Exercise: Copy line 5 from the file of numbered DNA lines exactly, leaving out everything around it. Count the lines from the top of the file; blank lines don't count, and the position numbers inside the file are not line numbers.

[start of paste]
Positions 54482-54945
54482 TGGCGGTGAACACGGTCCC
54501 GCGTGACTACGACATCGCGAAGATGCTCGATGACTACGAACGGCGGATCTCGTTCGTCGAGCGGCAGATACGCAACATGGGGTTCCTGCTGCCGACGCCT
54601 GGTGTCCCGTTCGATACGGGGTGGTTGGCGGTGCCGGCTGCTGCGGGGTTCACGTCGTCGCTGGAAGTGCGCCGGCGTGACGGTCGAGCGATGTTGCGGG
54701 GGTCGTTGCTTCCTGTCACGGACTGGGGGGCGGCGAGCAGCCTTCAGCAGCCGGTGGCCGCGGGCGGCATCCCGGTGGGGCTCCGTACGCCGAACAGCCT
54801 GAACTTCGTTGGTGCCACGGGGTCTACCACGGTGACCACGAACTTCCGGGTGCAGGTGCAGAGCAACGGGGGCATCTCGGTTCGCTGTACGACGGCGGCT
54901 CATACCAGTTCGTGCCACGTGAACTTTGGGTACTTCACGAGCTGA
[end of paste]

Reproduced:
54701 GGTCGTTGCTTCCTGTCACGGACTGGGGGGCGGCGAGCAGCCTTCAGCAGCCGGTGGCCGCGGGCGGCATCCCGGTGGGGCTCCGTACGCCGAACAGCCT